The Guardian has a rather odd story:
President Bashar al-Assadmet two visiting westerners, British Conservative MP Brooks Newmark and US congressman Dennis Kucinich, the first such meetings since the uprising began.
It was unclear what Newmark’s motivation was. The MP for Braintree in Essex was elected to parliament in 2005, and is a senior government whip, having been foreign affairs whip in 2009-10. The Foreign Office released a statement that he had travelled to Syria without government backing, but added that he had reiterated Britain’s stance on Syria. Asked by CNN, Kucinich declined to discuss what was said at his three-hour meeting on Sunday.
The state-run Syrian Arab News agency reported Kucinich and Newmark “expressed keenness on Syria’s security and stability as an essential pillar in the region”. Reaction to the visits and the opposition summit was cautious, with observers suggesting neither was a breakthrough while security forces continued a sustained crackdown.
The 10 July summit has also been widely dismissed by the nascent opposition, who refuse to talk until the army is back in barracks.
Here is Newmark’s take on the way forward in Syria, written in 2007 for Conservative Home. You’ll see he was an enthusiast for the bringing of Assad, supposedly the nascent democrat, into the Middle East Foreign Policy Big Tent:
But the US still clings, in a way that I hope we do not, to the notion of a neat Manichean fault-line in the Middle East. The ‘Axis of Evil’ makes for a good sound bite but for dodgy diplomacy and it draws self-consciously on Cold War rhetoric. That being so, we are forced to pose the same question as one of President Bush’s detractors: “If Ronald Reagan could talk to the Evil Empire, surely United States Senators with a responsibility to American troops can visit Syria?”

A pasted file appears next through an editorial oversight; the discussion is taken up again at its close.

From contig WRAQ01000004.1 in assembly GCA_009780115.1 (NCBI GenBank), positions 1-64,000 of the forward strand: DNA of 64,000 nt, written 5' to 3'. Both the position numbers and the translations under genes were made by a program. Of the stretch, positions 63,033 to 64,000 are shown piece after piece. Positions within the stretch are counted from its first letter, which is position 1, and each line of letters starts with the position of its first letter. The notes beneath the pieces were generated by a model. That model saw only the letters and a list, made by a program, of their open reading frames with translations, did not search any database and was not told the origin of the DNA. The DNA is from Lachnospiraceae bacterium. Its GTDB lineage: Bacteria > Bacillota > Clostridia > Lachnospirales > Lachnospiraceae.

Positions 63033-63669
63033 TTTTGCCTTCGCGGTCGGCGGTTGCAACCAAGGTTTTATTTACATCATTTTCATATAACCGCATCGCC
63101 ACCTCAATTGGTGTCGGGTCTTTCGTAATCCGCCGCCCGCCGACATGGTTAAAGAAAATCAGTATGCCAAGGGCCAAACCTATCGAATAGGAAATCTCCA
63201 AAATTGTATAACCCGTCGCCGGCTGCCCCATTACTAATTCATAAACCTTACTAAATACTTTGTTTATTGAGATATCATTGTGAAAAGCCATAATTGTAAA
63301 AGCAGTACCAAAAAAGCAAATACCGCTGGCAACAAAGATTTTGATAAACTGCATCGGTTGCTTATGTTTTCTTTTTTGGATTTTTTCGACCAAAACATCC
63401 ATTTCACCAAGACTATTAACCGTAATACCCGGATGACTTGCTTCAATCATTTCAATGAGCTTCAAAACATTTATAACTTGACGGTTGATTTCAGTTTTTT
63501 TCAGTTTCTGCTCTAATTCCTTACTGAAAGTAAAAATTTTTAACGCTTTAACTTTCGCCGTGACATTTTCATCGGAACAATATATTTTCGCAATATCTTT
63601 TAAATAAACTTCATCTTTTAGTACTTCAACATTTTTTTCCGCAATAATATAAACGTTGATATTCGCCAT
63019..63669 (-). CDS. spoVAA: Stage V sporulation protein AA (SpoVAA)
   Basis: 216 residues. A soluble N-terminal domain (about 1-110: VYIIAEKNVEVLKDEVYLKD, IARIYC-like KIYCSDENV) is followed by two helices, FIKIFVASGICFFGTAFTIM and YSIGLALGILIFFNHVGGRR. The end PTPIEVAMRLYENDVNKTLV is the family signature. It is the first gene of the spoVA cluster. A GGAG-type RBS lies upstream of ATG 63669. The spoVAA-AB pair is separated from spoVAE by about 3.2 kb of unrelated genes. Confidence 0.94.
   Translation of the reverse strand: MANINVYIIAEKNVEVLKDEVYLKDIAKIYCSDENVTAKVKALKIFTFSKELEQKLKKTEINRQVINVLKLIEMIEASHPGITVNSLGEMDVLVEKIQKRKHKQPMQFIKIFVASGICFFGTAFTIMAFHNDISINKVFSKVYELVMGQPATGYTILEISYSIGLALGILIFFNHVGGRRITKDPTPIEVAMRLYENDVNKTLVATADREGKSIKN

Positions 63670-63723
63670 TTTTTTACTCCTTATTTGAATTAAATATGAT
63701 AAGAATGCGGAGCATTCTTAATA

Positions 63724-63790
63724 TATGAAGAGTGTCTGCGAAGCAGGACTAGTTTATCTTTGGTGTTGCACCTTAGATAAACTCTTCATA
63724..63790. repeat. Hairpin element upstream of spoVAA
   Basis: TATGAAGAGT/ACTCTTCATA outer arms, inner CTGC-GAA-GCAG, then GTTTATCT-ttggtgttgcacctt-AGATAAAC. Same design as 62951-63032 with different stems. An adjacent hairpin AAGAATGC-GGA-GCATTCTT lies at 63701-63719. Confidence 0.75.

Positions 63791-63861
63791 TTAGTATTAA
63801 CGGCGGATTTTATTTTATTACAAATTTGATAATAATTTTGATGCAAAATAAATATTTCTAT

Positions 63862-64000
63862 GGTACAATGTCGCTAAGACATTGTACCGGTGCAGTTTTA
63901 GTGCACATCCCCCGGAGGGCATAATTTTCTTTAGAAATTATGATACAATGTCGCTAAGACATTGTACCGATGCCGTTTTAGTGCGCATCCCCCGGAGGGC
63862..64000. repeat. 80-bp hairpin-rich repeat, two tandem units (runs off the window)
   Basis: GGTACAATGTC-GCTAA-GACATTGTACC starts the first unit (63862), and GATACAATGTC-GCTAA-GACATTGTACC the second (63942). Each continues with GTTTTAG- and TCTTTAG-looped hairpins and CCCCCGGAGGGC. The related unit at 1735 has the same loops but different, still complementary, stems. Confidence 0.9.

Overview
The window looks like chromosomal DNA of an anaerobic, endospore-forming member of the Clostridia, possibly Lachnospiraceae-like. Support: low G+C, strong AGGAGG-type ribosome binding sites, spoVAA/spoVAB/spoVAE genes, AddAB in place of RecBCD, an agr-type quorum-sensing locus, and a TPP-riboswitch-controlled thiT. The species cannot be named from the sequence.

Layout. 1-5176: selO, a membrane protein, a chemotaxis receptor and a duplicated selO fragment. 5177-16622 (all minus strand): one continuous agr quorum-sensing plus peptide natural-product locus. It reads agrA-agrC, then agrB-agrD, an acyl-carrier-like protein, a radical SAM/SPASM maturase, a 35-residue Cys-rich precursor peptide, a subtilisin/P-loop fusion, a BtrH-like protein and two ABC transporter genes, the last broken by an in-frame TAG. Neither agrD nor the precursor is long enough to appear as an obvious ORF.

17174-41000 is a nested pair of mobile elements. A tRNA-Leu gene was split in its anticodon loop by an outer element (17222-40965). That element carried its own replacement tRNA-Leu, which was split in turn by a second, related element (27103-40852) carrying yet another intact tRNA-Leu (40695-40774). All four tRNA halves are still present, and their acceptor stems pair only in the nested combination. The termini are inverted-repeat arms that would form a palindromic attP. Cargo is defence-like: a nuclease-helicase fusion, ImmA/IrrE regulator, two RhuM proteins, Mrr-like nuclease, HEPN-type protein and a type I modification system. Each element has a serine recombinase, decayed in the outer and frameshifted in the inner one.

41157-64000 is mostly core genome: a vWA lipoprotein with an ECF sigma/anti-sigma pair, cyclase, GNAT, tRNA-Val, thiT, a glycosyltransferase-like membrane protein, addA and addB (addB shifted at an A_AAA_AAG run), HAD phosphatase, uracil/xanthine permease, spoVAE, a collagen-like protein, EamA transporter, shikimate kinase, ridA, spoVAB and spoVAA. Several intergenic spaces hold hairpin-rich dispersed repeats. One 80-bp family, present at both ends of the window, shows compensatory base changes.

The suspicion of belligerence is not, unfortunately, dispelled by Secretary of State Condoleezza Rice’s assertion that “It is not an issue of whether you talk to somebody. I will talk to anybody, anywhere, anytime under the right circumstances if I think we can make progress. I’m not afraid to talk to anyone.”
Nevertheless, the refrain from the US is still that Syria has not met the preconditions for dialogue. As the former Deputy Secretary of State, Richard L. Armitage, has said about the need for engagement with Syria, “We get a little lazy, I think, when we spend all our time as diplomats talking to our friends and not to our enemies.”
The message of the Iraq Study Group is that a commitment to talk is not a commitment to a particular outcome, it is the manifestation of a belief in the value of diplomacy. President Bush admitted that “we benefited from the thoughtful recommendations of the Iraq Study Group” but he has, to all intents and purposes, ignored them.
Meanwhile, the White House still reacts pugnaciously to the Syrian government, calling it “adventurous and meddlesome in Iraq and in Lebanon.” Unfortunately that accusation could equally well be levelled against the Bush Administration.
And so on and so on.
Here, he calls for Syria to be encouraged to release the two captive soldiers in Lebanon:
The Syrians have said that they want to play a constructive role in bringing about peace in the region. What pressure is being brought to bear on the Syrian Government, given their relationship with Hezbollah, to ensure the release of the two Israeli soldiers?
The bodies of the soldiers were later brought home. In return various prisoners were released, including the child-killer, Samir Kuntar.
Here is Denis Kucinich on UFOs.